By all modern measures, the little church would be considered a failure. It never grew past 50 in attendance. Its demographic was always heavy on the seniors, with only a handful of people under the age of 25. For twenty years the church gathered in a rented facility, a youth centre, and all of the church’s belongings, from the pulpit, to the collapsible communion table, to the hymnals and coffee supplies, fit snugly into a tiny closet. (People used to joke that the little church would be ahead of the game if Christians became a persecuted minority in Canada because it could be packed up in less than fifteen minutes) In the last decade, the church began to die, literally. Every year at least one member went to be with Jesus. With the majority of the members being retired and on fixed incomes, the church operated on a lean budget. As the congregation shrank, the pastor offered to drop down to part-time status to help on expenses. More than one person asked the pastor why he kept ministering there; it wasn’t like he was making a ton of money as a full-time pastor, and now as a part-time pastor he was making bread-crumbs. His response, every time, was so long as people kept showing up, he would continue to pastor. This was a pastor that took joy in ministering to seniors, and in the ever-increasing race for “families and young people” more and more churches were neglecting their elders. This pastor wouldn’t do that to them. Seniors needed pastoral care just as much as young families.
The church was eventually dissolved. 20 years of ministry and it died. It was merged with another tiny congregation.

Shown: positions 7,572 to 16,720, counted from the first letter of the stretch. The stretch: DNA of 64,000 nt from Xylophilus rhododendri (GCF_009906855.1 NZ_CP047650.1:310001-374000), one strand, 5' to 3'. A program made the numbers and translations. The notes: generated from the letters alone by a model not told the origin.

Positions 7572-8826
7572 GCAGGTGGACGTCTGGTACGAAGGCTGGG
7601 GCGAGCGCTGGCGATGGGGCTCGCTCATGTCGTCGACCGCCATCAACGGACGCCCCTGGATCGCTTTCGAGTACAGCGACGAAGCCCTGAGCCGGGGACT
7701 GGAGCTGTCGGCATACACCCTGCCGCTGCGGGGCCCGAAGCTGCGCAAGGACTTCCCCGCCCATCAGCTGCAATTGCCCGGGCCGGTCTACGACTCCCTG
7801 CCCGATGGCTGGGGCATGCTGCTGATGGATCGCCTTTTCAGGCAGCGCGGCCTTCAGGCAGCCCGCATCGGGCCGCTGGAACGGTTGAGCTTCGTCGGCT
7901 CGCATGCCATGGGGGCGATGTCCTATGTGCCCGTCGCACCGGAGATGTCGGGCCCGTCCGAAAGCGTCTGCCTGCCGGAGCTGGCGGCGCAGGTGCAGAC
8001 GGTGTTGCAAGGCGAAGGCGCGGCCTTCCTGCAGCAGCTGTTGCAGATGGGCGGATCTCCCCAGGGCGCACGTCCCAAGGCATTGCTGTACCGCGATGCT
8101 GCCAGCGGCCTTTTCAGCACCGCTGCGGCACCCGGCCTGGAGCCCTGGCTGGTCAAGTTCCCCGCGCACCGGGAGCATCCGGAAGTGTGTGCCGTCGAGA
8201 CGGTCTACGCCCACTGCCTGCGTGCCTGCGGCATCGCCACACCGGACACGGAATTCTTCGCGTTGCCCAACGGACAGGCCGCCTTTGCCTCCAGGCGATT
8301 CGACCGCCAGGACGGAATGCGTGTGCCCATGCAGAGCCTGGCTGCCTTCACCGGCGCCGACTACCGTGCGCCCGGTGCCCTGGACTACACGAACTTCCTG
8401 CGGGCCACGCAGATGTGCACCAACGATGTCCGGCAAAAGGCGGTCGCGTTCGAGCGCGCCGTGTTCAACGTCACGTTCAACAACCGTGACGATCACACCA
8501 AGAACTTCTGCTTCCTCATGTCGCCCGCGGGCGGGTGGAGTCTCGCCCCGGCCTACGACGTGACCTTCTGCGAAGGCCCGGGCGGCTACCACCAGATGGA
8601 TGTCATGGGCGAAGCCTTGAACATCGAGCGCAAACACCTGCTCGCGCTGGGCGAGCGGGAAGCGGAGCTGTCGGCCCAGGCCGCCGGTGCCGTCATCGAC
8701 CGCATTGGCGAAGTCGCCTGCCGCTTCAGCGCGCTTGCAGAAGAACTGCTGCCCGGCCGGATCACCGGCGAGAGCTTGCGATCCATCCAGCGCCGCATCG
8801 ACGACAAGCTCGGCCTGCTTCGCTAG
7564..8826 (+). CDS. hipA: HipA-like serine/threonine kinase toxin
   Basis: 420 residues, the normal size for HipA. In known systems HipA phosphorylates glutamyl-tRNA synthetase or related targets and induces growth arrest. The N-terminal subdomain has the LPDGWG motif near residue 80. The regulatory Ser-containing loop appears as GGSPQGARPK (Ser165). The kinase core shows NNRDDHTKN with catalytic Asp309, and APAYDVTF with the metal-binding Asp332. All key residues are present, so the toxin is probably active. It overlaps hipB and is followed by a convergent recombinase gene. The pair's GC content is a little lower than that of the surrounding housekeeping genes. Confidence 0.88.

“Unsuccessful.” Or was it?
It was the church that I was discipled in. While I was saved through a large Pentecostal youth ministry, it was this tiny, dying church that took me under its wing and helped me grow in the faith. The pastor’s wife picked me up from home every Sunday morning, and drove me to church. I learned about being a Christian, and a woman, and a servant during those car rides. I didn’t say much, but I just listened as the pastor’s wife ministered to me through the stories of her life experiences. I learned about serving by helping to set up the rows of chairs every morning, by placing a hymnal and bible on each chair, by helping to put everything away at the end of the service. I learned about suffering and struggle as I prayed with members who were suffering from cancer, dementia, or the loss of a spouse. I learned about joy as I shared in the celebrations of 50th wedding anniversaries, birth announcements of grandbabies and great-grandbabies. It was in this church that I was baptized. It was in this church that I got to cut my teeth on leading worship and preaching. It was by this pastor that I was married, and that my first child was dedicated to Jesus.
The church may be gone, and church growth experts would say that it was an “unsuccessful” church, but they would be wrong. It’s not about numbers.
It’s about proclaiming Christ crucified and resurrected.
It’s about faithfulness.
It’s about service.
It’s about obedience.
It’s about caring for one another and discipling each other.
It’s about changing lives.
And that’s what this church did. It changed the lives of seniors who would have otherwise been forgotten by larger churches. And it changed my life. I learned about the long road of the life of faith, a life that is marked not by successive mountaintop experiences, but by the slow and steady walk of decades of faithful discipleship.